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Wednesday, Oct 4, 2023

Real Estate & Construction—Local builders untroubled by nation’s economic warnings

Real Estate: High Demand, Short Supplies

A Good Sign for Rental Properties, Too

San Diego’s slow recovery from the early 1990s recession is expected to help the county’s real estate and construction industries through the current national economic slowdown, several business leaders said.

That’s because there’s still tremendous demand for new houses, office, industrial space, and the stores to serve a growing population, according to Bill Davidson, president of Davidson Communities in Del Mar.

Other executives echoed his comments as well.

“It looks like a lack of available land and high land prices are kind of stifling people from putting up enough spec buildings to keep up with the demand and that will mean rents will keep rising,” said Rich Byer, president of Bycor General Contractors. “2001 won’t be as good as 2000, but it should be a pretty decent year for most people because San Diego’s economy is still pretty good.”

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Their view is the one shared by most real estate and construction executives sampled in the 11th Annual San Diego Business Journal/DeLoitte & Touche Economic Outlook Survey. Of the 48 survey respondents in the building industries, 35 foresaw the national business economy would remain about the same, nine thought it would be worse and four saw it as better.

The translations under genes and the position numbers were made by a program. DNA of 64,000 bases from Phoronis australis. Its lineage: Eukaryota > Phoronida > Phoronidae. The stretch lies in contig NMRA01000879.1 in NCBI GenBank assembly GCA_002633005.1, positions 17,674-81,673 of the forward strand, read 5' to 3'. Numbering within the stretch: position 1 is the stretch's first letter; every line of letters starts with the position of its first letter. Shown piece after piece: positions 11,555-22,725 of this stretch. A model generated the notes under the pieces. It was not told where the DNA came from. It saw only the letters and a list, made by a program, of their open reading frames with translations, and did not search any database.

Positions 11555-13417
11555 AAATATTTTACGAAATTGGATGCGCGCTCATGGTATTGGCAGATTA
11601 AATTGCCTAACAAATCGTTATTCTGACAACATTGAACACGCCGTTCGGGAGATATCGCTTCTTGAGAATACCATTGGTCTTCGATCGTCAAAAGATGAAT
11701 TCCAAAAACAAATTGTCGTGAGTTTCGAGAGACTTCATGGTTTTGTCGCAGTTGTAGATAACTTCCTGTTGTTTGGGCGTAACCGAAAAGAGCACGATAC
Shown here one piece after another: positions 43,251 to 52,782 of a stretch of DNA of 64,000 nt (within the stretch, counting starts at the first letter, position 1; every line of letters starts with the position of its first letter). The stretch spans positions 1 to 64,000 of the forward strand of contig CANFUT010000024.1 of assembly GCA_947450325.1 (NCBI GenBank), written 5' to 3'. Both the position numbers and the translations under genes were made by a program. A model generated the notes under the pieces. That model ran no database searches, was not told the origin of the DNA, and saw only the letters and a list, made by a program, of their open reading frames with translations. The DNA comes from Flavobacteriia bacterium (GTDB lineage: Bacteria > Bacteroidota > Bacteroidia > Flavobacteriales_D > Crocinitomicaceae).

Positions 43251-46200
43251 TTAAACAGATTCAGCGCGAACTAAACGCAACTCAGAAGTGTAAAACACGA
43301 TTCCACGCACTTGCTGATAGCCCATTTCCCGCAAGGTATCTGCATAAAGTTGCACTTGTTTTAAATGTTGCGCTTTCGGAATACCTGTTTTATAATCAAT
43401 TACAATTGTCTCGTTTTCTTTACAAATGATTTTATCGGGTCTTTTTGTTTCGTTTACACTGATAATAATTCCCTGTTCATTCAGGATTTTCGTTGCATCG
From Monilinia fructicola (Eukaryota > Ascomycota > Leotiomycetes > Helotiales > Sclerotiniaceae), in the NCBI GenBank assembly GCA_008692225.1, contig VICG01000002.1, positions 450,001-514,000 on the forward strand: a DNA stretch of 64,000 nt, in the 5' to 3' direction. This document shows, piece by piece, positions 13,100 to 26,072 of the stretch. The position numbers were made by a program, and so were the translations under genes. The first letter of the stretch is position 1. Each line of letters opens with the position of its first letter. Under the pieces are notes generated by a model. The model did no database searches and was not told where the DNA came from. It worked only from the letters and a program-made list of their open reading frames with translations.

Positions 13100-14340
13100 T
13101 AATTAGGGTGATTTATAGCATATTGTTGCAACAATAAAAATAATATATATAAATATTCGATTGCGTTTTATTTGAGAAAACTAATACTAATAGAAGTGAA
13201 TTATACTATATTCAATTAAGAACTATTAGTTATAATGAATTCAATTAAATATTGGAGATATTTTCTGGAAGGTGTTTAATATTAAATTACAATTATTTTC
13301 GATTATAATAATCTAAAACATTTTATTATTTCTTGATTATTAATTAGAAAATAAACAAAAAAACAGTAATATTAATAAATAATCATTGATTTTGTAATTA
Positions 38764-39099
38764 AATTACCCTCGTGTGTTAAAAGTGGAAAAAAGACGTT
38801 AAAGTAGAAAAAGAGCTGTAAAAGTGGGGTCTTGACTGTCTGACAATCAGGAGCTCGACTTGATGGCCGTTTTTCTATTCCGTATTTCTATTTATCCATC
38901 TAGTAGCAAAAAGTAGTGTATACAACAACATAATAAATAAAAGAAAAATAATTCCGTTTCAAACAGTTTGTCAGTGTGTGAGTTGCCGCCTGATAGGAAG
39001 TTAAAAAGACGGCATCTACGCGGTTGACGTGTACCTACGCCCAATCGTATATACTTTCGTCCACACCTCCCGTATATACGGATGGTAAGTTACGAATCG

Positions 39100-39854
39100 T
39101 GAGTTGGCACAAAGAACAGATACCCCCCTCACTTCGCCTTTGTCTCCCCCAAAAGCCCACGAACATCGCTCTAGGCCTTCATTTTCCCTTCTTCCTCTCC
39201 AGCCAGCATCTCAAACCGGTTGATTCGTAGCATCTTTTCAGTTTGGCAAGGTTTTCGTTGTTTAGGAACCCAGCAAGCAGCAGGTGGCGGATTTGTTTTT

They also expect the California and San Diego economies will be about the same this year as last. They also predicted their industry doing about the same this year as last year, with 28, or 58 percent, seeing about the same amount of activity.

Peter Lasensky, CEO of Peterbuilt Construction Corp., said his company has been seeing a lot of office and industrial tenants who are looking to expand into new space, but may be having trouble finding it.

“I see a very strong market here this coming year, at least for the first two quarters,” Lasensky said.

The short supply of buildings in all categories should drive up prices this year, said Mark Riedy, a professor of real estate finance at the University of San Diego.

He predicted, however, that single-family residences in the $600,000+ range would be tougher to sell, as move-up buyers may not have the stock market wealth they had in previous years to help pay for purchases.

“Commercial property prices should be in pretty good shape just because of supply and demand, but energy costs are a great unknown” Riedy said. “Even if you have a fully leased shopping center, if energy costs drive some of your smaller tenants out of business you have at least a short-term problem.”

Lower loan interest rates should offset energy costs as property owners refinance, Riedy said.

While construction should be pretty active this year, there still isn’t enough being built, he added.

“The long lead times in residential construction caused by regulatory issues and government review really add unnecessary risks and costs to residential construction themselves,” Riedy said. “They also cause timing problems for the builders because when builders could see a good market opportunity, they might be stifled by time delays in getting their project approved and encounter a slower market.”

Lenders are becoming more cautious in their loan underwriting for construction projects and that adds to the processing times as well, he said.


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